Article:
The Joash Stone

Sep 16, 2021 | Diggings Online | 0 comments

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Following the interest roused by the James Ossuary, news comes from Israel of another – and potentially even more exciting – find made under mysterious circumstances. According to reports in Israeli newspapers, a piece of stone about the size of an A4 sheet of paper and containing 15 lines of ancient Hebrew, is a decree given by King Joash concerning the rebuilding of the temple in Jerusalem.

Whereas the debate over the James Ossuary is between Christians, who are only too happy to accept evidence for the existence of Jesus Christ, and sceptics, who prefer to believe that He is nothing more than a myth, with scholars somewhere in the middle, evidence for the temple has political implications. The Muslim authorities who control the Haram es-Sharif – and, therefore, the Palestinians generally – categorically deny that the Jewish temple ever existed or, if it did, that it was on the site of the Muslim holy places. This remarkably obtuse position leaves the massive stone walls of the temple platform unexplained and flies in the face of considerable literary evidence, but relies on the fact that no physical remains of the temple have been discovered.

This stone, if genuine, would overturn their argument and therefore strengthen Jewish claims to some say in what goes on in the temple mount.

Ironically, it may be the Muslim authorities themselves who were responsible for bringing the stone to light. For the past half-dozen years the Waqf has been undertaking large-scale building works in the area known as King Solomon’s Stables. To the dismay of many Israelis, for whom archaeology is a national passion, huge truck loads of earth and debris have been carted off to dumps in the Kidron Valley. Curiously, the Israeli Antiquities Department, which conceivably could have stepped in to prevent the work, has not only made no comment but has intervened to prevent any investigation of the dumps. Politics are probably responsible for this unusually supine attitude.

We have joined others in condemning the vandalism of the Muslim authorities. If, as they assert, there was no temple, proper excavations would support their claim. If, on the other hand, there was a temple – as everyone else in the world believes – they merely confirm the low opinion of Muslims held by so many in the West by preferring ignorance to truth.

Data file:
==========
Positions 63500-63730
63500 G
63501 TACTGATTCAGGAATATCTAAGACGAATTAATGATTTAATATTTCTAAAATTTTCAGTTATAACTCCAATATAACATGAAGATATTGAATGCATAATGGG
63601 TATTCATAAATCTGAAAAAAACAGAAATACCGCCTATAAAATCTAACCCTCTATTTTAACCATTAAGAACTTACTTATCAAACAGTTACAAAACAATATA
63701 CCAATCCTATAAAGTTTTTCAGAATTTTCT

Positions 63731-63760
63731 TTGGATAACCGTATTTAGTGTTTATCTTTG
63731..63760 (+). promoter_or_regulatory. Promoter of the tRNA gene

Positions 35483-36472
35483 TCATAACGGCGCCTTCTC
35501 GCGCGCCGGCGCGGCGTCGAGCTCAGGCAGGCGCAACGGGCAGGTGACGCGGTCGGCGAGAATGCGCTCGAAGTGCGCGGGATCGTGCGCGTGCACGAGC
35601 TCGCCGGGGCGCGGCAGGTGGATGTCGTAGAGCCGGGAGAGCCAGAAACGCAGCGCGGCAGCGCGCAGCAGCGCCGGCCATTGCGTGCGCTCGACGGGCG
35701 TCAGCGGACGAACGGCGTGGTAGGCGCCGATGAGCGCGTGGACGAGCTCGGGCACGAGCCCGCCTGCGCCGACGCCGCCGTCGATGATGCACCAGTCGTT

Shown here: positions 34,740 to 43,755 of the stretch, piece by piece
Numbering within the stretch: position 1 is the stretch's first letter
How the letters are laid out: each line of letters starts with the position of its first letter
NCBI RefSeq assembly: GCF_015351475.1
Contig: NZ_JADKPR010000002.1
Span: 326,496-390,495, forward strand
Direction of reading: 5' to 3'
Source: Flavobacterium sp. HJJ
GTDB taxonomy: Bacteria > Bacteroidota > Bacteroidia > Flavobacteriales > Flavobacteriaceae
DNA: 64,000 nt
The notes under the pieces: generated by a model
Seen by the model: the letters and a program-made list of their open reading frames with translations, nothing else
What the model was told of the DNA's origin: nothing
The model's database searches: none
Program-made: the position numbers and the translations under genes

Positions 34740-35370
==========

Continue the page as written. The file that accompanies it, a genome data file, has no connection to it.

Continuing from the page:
It is claimed that the stone in question came from one of these dumps, no doubt picked over by kids from Silwan, and sold by various underhand means to a collector in Jerusalem who, like the owner of the James Ossuary, demands anonymity. One wonders why he bothers: as we reported elsewhere, the James Ossuary is now known to belong to a certain Mr Oded Golan of Tel Aviv.

According to Gabriel Barkai, an Israeli archaeologist, the collector submitted the object to the Israel Museum for examination and was told that the museum experts could not rule out the possibility of forgery. He then submitted it to the Geological Institute, where it has been studied for the last year. Shimon Ilani of the Geological Institute made an interesting discovery: the outer layer of the stone contains tiny flecks of gold.

Now the stone is sandstone from the Dead Sea area and is not known to be a source of gold. Amos Bean, director of the Geological Institute, says, “These specks of gold are not natural material. They are a sign of human activity. They could be from gold-plated objects in th home of a very rich man or in a temple.” He claims that the only way such specks of gold could have got into the stone was by heat, in other words, that both stone and gold objects were in a fire – and he points out that the temple was destroyed by fire. “It is hard to believe,” Mr Bean declares, “that anyone would know how to do these things to make it look real.”

The inscription, which is claimed to mirror II Kings 12:1-17, orders someone to “take holy money and buy quarry stones and timber and copper. Work to carry out the duty with faith.” In the last line of the inscription the author, believed to be a royal figure, declares that if the work is well done, “the Lord will protect His people with blessing.”

I have not seen any pictures of the stone: it would be interesting to see whether the last line contains the words “the Lord” or the more usual “YHWH” – rabbinic scruples about using the name of God were unknown in 9th century BC. The expression, “carry out the duty with faith”, also seems a trifle curious, without parallel in the Hebrew Scriptures but occurring frequently in the New Testament.

Although we have, as yet, very little information about this find, I must admit that my initial reaction is sceptical. There seems no obvious reason why the stone should have been submitted to geological investigation if the authenticity of the inscription was doubted. It seems doubtful that Joash would have recorded his instructions regarding the repair of the temple on stone, nor that the stone should have been placed in a storeroom along with golden vessels. The language seems stilted and anachronistic – though in fairness, this may just be the translation. Finally, its discovery at this time seems unduly opportune from the political point of view.

On the other hand, we certainly welcome anything that confirms the Biblical records and if this stone is genuine it will make a valuable contribution to the history of Jerusalem.

For a report on the discovery of this stone and an analysis of its authenticity, read the article by our Jerusalem correspondent, Daniel Herman, in our April/May issue of “Archaeological Diggings”. The magazine also carries an editorial comment about the discovery.

April 2003

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